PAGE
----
Summary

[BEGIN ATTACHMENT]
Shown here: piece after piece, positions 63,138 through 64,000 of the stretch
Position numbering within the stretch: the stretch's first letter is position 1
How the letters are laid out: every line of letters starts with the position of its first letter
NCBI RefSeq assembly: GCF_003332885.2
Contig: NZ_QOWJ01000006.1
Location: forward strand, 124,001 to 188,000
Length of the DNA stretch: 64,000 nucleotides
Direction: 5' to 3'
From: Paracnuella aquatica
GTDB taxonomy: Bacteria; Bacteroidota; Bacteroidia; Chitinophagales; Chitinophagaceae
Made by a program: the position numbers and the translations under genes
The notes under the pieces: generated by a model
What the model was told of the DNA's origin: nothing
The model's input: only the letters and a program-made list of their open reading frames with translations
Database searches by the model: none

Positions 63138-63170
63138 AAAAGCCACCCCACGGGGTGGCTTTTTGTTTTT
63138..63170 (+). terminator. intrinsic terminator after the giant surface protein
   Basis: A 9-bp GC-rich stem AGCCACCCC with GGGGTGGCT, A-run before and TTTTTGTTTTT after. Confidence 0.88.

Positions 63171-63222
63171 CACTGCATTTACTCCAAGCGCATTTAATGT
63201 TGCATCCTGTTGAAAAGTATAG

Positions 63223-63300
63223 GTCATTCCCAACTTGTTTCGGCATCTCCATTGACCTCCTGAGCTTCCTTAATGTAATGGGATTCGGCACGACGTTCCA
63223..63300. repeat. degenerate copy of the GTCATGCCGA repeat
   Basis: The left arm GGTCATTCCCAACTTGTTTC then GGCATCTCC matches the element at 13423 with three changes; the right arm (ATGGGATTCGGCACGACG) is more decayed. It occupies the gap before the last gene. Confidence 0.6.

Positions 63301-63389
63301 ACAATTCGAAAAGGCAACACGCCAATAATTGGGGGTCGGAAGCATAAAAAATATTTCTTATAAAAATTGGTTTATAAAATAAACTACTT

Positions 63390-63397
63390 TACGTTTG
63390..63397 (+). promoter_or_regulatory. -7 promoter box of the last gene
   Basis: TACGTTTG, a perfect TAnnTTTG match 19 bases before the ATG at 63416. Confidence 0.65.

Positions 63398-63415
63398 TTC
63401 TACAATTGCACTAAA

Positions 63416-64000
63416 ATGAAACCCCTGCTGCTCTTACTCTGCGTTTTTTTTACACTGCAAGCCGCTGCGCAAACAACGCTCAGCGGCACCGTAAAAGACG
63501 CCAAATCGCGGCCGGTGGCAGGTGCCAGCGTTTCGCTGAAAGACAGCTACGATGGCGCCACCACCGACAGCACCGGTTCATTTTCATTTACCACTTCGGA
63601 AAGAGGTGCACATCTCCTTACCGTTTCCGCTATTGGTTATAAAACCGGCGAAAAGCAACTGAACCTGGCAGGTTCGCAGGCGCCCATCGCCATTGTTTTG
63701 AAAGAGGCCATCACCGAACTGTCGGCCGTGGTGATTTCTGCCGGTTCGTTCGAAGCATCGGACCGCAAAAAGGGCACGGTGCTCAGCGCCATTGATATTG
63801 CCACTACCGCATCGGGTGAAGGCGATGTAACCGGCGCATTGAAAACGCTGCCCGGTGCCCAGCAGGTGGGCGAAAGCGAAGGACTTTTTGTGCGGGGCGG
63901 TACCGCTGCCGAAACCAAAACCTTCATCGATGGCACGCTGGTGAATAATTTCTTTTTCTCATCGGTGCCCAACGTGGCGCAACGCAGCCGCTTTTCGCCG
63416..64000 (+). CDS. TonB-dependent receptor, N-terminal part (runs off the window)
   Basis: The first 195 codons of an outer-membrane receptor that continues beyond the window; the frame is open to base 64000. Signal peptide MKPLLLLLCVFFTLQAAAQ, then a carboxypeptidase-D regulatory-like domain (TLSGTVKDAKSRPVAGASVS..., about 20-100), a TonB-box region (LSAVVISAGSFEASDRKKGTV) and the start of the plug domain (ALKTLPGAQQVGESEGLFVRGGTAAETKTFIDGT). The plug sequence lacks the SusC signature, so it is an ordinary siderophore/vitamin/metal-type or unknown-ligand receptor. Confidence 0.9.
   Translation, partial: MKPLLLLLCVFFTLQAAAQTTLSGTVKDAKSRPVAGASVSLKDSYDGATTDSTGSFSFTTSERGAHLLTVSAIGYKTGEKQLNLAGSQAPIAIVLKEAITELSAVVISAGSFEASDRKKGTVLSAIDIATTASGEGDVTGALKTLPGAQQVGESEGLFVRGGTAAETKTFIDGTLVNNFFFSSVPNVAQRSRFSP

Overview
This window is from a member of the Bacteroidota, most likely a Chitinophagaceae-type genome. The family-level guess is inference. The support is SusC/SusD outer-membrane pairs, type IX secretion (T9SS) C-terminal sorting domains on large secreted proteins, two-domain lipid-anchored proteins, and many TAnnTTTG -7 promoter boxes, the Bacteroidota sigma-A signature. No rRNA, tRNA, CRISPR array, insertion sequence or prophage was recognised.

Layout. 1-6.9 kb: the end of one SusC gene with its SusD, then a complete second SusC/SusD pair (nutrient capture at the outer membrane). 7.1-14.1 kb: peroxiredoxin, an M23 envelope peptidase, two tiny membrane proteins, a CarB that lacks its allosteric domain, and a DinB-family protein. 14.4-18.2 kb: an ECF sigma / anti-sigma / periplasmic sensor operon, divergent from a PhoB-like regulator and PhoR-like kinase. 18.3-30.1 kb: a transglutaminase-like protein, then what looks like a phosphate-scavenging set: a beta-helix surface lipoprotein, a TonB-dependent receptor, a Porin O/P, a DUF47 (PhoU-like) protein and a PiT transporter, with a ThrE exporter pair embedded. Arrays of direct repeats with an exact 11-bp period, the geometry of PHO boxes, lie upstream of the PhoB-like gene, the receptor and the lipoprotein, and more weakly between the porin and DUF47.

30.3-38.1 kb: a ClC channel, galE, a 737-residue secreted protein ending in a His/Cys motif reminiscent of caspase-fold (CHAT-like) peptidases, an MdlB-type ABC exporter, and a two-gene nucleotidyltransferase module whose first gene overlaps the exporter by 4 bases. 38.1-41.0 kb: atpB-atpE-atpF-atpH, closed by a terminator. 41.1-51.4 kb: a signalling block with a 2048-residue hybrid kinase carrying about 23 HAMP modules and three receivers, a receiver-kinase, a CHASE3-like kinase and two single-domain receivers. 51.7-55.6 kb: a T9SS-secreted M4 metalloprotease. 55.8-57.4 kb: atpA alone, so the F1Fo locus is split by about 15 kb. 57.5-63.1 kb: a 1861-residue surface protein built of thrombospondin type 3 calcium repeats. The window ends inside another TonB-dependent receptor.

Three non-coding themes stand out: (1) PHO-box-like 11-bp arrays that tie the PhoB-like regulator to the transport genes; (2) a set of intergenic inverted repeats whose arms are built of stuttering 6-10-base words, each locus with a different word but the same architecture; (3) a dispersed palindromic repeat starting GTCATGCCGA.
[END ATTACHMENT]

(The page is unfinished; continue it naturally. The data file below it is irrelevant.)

Addressing modes are an aspect of the instruction set architecture in most central processing unit (CPU) designs. The various addressing modes that are defined in a given instruction set architecture define how the machine language instructions in that architecture identify the operand(s) of each instruction. An addressing mode specifies how to calculate the effective memory address of an operand by using information held in registers and/or constants contained within a machine instruction or elsewhere. In computer programming, addressing modes are primarily of interest to those who write in assembly languages and to compiler writers. For a related concept see orthogonal instruction set which deals with the ability of any instruction to use any addressing mode. There are no generally accepted names for addressing modes: different authors and computer manufacturers may give different names to the same addressing mode, or the same names to different addressing modes. Furthermore, an addressing mode which, in one given architecture, is treated as a single addressing mode may represent functionality that, in another architecture, is covered by two or more addressing modes. For example, some complex instruction set computer (CISC) architectures, such as the Digital Equipment Corporation (DEC) VAX, treat registers and literal or immediate constants as just another addressing mode. Others, such as the IBM System/360 and its successors, and most reduced instruction set computer (RISC) designs, encode this information within the instruction. Thus, the latter machines have three distinct instruction codes for copying one register to another, copying a literal constant into a register, and copying the contents of a memory location into a register, while the VAX has only a single "MOV" instruction. The term "addressing mode" is itself subject to different interpretations: either "memory address calculation mode" or "operand accessing mode".
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